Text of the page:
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Critics Turned off by Gucci Collection

The Cut reports:
Critics had plenty to say about designer Frida Giannini’s spring 2009 Gucci collection. But most of it wasn’t exactly favorable. They say her work looks like something on the racks of Zara and isn’t trend-setting, and her runway show is just designed to sell, sell, sell. The Wall Street Journal notes that while designers like Balenciaga‘s Nicolas Ghesquière send models down the runway accessory-less in order to draw focus to the clothes, Frida didn’t hesitate to throw a bag, necklace, and fedora on one girl alone. Also:

Many of the suits in the show — skinny pants cropped above the ankle with well-tailored jackets in vibrant greens and blues — could easily hit the shelves of Zara and H&M months before they get to Gucci’s boutiques. At first glance, there was nothing much about either the fabrics or silhouettes of the clothes that would make them stand out from fast-fashion imitators.

Cathy Horyn of the New York Times felt similarly:

Giannini has become an expert not so much in expressing an idea as packaging it … But where was the element of surprise? And apart from the updated Jackie bags and chunky stone bracelets, how luxurious was it? The olive and khaki safari dresses, with zips and drawstrings, were cute and well-executed. But are they a look you expect from Gucci, or Liz Claiborne? Are they even a Look?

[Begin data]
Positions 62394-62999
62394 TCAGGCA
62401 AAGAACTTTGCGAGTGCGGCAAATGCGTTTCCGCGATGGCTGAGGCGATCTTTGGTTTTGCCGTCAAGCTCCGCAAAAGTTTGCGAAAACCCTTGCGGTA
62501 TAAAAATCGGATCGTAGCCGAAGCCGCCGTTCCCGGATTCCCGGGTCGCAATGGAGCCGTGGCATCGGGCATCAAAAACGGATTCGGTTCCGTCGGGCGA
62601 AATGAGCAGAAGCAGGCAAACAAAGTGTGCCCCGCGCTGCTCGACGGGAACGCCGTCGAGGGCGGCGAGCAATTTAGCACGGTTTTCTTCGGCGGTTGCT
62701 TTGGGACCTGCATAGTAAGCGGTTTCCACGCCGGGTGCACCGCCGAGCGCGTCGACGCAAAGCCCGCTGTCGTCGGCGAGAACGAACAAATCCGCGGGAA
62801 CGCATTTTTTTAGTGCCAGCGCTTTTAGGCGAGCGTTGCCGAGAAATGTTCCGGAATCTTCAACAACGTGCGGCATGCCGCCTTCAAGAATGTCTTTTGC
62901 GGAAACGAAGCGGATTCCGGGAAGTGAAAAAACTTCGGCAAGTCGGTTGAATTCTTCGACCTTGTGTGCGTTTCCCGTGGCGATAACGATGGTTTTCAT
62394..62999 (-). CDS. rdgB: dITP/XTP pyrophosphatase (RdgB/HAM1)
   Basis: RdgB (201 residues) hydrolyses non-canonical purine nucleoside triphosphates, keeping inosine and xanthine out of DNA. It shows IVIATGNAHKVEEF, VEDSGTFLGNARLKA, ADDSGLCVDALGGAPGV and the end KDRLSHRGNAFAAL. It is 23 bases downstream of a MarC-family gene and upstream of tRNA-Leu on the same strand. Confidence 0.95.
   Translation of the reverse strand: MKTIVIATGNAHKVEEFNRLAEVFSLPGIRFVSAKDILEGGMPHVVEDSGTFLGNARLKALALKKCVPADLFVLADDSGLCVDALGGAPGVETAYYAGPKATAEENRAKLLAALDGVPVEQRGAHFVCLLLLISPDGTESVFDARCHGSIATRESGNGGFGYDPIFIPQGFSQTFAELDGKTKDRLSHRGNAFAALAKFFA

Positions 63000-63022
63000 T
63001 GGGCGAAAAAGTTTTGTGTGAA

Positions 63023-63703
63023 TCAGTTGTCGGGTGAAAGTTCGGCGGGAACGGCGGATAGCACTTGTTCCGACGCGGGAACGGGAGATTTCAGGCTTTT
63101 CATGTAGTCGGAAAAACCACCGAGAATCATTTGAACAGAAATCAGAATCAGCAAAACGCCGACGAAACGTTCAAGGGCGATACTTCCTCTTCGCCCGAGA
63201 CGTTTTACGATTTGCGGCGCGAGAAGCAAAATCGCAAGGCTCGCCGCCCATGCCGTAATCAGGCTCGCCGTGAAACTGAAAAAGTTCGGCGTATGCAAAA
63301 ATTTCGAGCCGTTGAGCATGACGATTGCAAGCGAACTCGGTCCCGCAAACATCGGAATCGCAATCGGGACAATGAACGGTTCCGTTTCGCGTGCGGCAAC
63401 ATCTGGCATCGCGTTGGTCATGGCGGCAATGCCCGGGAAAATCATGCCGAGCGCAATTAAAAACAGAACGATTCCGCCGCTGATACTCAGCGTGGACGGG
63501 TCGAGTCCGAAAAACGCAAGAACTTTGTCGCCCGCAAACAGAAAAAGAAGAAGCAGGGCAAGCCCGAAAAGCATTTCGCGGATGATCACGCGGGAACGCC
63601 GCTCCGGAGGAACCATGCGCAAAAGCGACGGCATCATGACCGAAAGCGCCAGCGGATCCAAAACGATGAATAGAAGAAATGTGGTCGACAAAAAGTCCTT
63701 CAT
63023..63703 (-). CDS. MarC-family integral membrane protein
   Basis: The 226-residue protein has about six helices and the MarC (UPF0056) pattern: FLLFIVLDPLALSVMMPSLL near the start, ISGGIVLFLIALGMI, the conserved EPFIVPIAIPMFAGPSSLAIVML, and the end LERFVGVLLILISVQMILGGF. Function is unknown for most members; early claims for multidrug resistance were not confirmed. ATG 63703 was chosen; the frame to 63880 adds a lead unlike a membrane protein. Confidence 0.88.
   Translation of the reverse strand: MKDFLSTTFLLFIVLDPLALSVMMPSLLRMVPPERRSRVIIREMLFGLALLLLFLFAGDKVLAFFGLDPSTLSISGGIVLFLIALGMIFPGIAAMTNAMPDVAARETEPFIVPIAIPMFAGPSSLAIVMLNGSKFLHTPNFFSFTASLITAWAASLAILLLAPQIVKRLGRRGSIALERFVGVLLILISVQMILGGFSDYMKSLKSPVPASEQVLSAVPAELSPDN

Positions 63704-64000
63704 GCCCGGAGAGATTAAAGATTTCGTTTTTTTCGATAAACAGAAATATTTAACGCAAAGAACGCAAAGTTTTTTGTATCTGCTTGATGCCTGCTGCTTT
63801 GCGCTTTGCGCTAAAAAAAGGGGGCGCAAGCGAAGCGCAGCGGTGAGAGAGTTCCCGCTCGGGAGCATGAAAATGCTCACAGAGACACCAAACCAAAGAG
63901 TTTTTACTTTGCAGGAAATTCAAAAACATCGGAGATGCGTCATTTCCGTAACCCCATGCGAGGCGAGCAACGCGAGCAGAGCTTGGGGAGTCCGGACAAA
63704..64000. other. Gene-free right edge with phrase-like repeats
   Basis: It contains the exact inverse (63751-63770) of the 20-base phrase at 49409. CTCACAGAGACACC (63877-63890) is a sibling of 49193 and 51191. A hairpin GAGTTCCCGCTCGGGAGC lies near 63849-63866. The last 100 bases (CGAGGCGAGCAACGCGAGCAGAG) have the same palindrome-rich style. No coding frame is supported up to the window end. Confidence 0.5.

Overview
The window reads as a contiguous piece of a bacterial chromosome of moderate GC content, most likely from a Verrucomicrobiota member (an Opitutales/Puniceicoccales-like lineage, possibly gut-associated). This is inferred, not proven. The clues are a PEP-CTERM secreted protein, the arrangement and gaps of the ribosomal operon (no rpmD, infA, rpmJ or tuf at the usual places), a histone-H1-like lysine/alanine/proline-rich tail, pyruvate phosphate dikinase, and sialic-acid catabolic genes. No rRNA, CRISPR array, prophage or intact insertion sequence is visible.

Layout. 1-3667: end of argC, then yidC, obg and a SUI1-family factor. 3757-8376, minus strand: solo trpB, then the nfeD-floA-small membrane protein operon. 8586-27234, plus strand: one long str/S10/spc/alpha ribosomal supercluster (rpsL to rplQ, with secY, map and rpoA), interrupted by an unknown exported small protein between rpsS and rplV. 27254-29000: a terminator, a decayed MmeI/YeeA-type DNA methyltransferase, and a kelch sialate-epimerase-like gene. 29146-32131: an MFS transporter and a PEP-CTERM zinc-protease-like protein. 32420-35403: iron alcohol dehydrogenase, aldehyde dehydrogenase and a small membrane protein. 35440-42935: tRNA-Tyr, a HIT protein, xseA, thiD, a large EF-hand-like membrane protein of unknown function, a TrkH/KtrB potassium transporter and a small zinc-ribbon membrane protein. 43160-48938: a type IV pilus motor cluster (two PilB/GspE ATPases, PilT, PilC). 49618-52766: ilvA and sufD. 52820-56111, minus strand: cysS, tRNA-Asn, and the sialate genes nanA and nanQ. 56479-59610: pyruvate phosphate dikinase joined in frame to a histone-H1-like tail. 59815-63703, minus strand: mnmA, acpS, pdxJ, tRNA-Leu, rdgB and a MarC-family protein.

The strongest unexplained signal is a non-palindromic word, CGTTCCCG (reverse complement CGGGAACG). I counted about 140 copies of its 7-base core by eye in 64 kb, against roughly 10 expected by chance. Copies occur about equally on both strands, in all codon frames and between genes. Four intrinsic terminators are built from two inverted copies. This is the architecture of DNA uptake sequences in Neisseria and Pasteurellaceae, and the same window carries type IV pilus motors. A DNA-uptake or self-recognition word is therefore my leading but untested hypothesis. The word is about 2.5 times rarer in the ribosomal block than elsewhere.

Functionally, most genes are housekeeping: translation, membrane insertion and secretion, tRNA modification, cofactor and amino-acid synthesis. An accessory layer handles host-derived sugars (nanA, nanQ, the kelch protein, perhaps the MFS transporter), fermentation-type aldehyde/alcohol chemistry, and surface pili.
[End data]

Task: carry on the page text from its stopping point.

And WWD put it this way:

Gucci looks are all over Zara. The argument that they seem more appropriate to such a venue than to the upper echelons of luxury fashion hasn’t put a damper on sales of the real thing … [T]hese clothes bore all the exotica of a piñata party in Portsmouth. That, however, might be their genius. Ample anecdotal evidence suggests that most people aren’t interested in stylistic risk-taking, while many fall into the antisobriety camp.

Interesting. We thought buyers were looking for extra-special clothes that are worth spending on in this economy. But maybe not?
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